George Smith, 63, stands at The ARCHES Project's property less than a day before a camp there came down. Smith said he doesn't use shelters that will split him from his wife. (Troy Brynelson/Salem Reporter)
Drugs landed George Smith on the streets, too, and he ultimately joined the camp around The ARCHES Project. The 63-year-old said he spent years driving trucks and doing odd jobs to keep an apartment in north Salem.
"If it's hard work, I know how to do it," he said. "I was a high-functioning drug addict. I wasn't your typical drug addict staying home from work. I worked all the time and paid my bills."
He said he made a "stupid" mistake when he was arrested for delivery of methamphetamine in July. During his jail sentence, he said, he and his wife were evicted from their apartment. Now he said he's hopeful a person he knows in Dallas will offer them camp there.
Smith said he hoped to see a shelter arrive in Salem that he, his wife and their four pets could all use. Otherwise, he said he will continue to camp.
"I'm not willing to give up any of the members of my family to get out of the rain," he said.
Karyn B. stands outside The ARCHES Project while the camp around it is dismantled. Karyn said there is a lack of addiction treatment resources in the area. (Troy Brynelson/Salem Reporter)
Karyn, who gave only the last name B, said she lives with her sister temporarily and hopes to find housing soon through a rental assistance program. She said she had recently lived at Wallace Marine Park.
Karyn, too, said her addiction to methamphetamine contributed to her homelessness. She told Salem Reporter on Wednesday morning that she believes there isn't enough treatment for substance abuse in the region.
"They need to open more in-patient treatment centers," she said. "They have one — and that's supposed to help everybody."
Charles Dobson, 21, stands near the homeless camp that encircles The ARCHES Project. Dobson said he's unsure where he will go until warming shelter hours expand. (Troy Brynelson/Salem Reporter)
Twenty-one-year-old Charles Dobson told Salem Reporter he will stay in the warming shelters when they open, but said he often finds other shelters full.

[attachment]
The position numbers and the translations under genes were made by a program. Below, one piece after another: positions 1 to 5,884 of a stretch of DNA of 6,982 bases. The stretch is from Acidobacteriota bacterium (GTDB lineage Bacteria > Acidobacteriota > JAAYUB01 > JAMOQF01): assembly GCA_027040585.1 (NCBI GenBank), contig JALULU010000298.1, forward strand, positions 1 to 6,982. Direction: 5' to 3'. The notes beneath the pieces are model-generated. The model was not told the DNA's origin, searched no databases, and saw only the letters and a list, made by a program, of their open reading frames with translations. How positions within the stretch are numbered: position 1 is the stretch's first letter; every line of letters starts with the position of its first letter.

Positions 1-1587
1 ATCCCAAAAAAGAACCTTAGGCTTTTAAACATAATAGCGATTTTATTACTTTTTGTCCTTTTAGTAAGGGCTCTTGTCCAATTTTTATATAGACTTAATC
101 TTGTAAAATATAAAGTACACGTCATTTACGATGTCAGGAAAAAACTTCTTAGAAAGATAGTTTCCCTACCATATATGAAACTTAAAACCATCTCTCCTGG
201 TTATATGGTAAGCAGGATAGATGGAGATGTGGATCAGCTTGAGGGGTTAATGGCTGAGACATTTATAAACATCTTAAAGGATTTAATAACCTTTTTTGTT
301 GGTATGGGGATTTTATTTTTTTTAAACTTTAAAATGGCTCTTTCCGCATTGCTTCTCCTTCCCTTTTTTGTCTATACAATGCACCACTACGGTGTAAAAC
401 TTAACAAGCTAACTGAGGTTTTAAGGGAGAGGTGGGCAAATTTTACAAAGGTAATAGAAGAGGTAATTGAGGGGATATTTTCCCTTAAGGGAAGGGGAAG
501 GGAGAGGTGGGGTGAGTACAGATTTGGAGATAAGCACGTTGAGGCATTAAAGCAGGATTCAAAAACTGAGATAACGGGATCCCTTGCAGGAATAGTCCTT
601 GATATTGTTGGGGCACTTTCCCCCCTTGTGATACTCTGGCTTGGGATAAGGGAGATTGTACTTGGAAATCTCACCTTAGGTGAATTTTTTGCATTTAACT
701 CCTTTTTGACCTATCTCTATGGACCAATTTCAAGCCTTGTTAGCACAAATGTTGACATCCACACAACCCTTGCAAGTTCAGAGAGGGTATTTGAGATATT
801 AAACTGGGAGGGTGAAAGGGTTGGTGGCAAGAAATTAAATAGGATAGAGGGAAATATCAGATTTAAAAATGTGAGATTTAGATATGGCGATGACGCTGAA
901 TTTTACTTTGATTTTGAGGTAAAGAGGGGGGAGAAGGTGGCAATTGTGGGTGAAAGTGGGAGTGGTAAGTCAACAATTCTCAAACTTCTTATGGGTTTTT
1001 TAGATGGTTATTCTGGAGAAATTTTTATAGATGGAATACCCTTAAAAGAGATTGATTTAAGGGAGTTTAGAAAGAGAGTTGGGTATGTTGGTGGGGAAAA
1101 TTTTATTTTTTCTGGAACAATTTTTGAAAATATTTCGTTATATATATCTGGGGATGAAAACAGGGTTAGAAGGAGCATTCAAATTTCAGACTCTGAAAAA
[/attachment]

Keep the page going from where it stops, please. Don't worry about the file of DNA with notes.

"There's nowhere else for us to go," he said. "I'm hoping that either tonight, tomorrow or the next day they reactivate warming centers because that will give us somewhere to go, get warm, get a meal."
There are about 330 shelter beds currently available between several organizations, such as the Salvation Army and Union Gospel Mission of Salem. Organizations place different kinds of restrictions on who can use those beds, what they can bring inside and more.
Daniel Alvarado, 58, originally of Woodburn, cleans up his campsite near The ARCHES Project on Wednesday. Alvarado is homeless because he said he did not want to work anymore after 40 years. (Troy Brynelson/Salem Reporter)
After half a month at a campsite near The ARCHES Project, Daniel Alvarado spent Wednesday morning packing up. He said that he wished he had more time and he has no long-term plan for shelter.
"I'm trying to get an apartment," he said.
A camper who asked her face and identity withheld packs garbage bags in her tent. Many contained her belongings. (Troy Brynelson/Salem Reporter)
A city of Salem Public Works truck parked at Marion Square Park, across the street from an encampment that encircled The ARCHES Project. (Troy Brynelson/Salem Reporter)
The boulevard pictured along Commercial Street Northeast where tents had been staked. (Troy Brynelson/Salem Reporter)